Diamond, Barth, and Zillmer (1988) and others have suggested that psychological factors may be associated with head injury, which ultimately can complicate recovery. Along with the cognitive impairment noted in mild, moderate, and severe head injuries, emotional sequelae have been noted. Reported symptoms after head injury, both psychological and somatic, have included headache, fatigue, anxiety, emotional lability, and concentration impairment (Diamond et al., 1988).
Diamond et al. (1988) examined the overall level of psychological disturbance in 50 patients with minor head injury and 50 matched patients with documented brain damage. The authors excluded from their sample any patients with a history of major psychiatric disorders, neurological illness, or unemployment prior to their injuries. The subjects were administered the Minnesota Multiphasic Personality Inventory (MMPI). In order not to mask the effect of a variety of emotional reactions, Diamond et al. separated MMPI profiles into four discrete types. The results showed that patients with mild head injury showed significant emotional distress that was markedly similar to that of individuals with long-standing neurologic disease. Over half the sample reported an abnormal level of depression and had at least two MMPI scales that were elevated 2 standard deviations above normal. Not surprisingly, those who experienced significant emotional symptoms had the most difficulty resuming the pre-injury activities.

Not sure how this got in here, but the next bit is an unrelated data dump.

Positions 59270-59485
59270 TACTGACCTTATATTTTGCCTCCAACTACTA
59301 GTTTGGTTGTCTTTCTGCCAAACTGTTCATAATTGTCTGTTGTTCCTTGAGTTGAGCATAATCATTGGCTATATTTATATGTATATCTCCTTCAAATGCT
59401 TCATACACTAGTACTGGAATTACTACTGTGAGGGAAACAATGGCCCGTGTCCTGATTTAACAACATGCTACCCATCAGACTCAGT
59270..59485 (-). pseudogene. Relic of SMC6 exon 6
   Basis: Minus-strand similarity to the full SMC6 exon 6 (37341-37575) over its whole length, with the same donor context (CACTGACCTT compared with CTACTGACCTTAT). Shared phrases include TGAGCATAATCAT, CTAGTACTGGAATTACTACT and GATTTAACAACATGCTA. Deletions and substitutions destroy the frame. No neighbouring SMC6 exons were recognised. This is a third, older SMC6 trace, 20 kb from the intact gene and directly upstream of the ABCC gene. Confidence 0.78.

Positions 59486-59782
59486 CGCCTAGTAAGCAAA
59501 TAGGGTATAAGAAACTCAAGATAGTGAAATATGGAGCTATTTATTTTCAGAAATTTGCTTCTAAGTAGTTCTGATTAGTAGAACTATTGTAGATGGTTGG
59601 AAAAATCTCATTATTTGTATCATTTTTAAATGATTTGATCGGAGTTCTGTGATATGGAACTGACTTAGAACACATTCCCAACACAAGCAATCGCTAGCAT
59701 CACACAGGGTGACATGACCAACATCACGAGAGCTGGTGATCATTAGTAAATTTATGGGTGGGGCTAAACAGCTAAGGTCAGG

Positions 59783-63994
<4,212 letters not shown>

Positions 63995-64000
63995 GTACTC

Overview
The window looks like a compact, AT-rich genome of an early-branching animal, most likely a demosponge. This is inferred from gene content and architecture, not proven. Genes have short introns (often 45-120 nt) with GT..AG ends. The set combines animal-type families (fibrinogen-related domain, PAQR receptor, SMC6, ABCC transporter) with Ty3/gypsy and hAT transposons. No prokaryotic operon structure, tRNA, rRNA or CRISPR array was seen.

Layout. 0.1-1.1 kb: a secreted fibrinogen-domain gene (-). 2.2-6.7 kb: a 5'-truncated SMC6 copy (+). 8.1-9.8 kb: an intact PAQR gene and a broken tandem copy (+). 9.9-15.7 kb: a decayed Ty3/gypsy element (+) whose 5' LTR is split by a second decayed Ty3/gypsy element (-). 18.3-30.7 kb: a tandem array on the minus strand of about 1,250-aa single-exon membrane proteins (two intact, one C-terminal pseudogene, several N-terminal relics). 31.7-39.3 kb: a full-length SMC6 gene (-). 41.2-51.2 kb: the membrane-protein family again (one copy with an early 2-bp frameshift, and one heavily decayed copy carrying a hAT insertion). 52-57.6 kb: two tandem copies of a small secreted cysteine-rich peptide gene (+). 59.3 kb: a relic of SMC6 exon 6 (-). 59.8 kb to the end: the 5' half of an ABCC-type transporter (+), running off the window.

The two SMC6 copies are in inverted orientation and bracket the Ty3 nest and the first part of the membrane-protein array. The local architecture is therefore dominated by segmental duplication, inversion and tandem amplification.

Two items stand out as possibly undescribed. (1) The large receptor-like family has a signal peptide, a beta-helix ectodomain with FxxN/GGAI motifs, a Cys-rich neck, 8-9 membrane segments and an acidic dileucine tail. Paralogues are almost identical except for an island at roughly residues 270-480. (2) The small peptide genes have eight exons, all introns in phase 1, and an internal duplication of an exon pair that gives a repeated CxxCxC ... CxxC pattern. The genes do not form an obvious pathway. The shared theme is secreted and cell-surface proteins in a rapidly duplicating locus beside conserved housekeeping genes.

The results of a study that included 68 trau-matically brain-injured patients further supported the association between head injury and emotional symptoms (Dicesare, Parente, Anderson-Parente, 1990). The primary problems reported after head injury were obsessive-compulsive behavior, interpersonal sensitivity, depression, and phobic anxiety. The results of Dicesare et al.'s study were obtained from self-report measures, but the authors noted that the self-reports were consistent with the observations of family members. Over time, the emotional symptoms may lessen, but Dicesare et al. remark that the client's premorbid personality may never return.
The interaction of cognitive and emotional dysfunctions after head injury was noted by Parker and Rosenblum (1996). They studied the cognitive and emotional sequelae in 33 mild head- injury patients. In their sample, the emotional consequences of minor head injury were extremely varied, including personality disorders, persistent altered consciousness, stress reactions, sexual disorders, and psychiatric diagnoses. Parker and Rosenblum hypothesized that the effect of the lesion itself can be exacerbated by the emotional consequences, making post-injury functioning more difficult.
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This guide Don't Panic has tips and additional information on what you should do when you are experiencing an anxiety or panic attack. With so much going on in the world today with taking care of your family, working full time, dealing with office politics and other things, you could experience a serious meltdown. All of these things could at one point cause you to stress out and snap.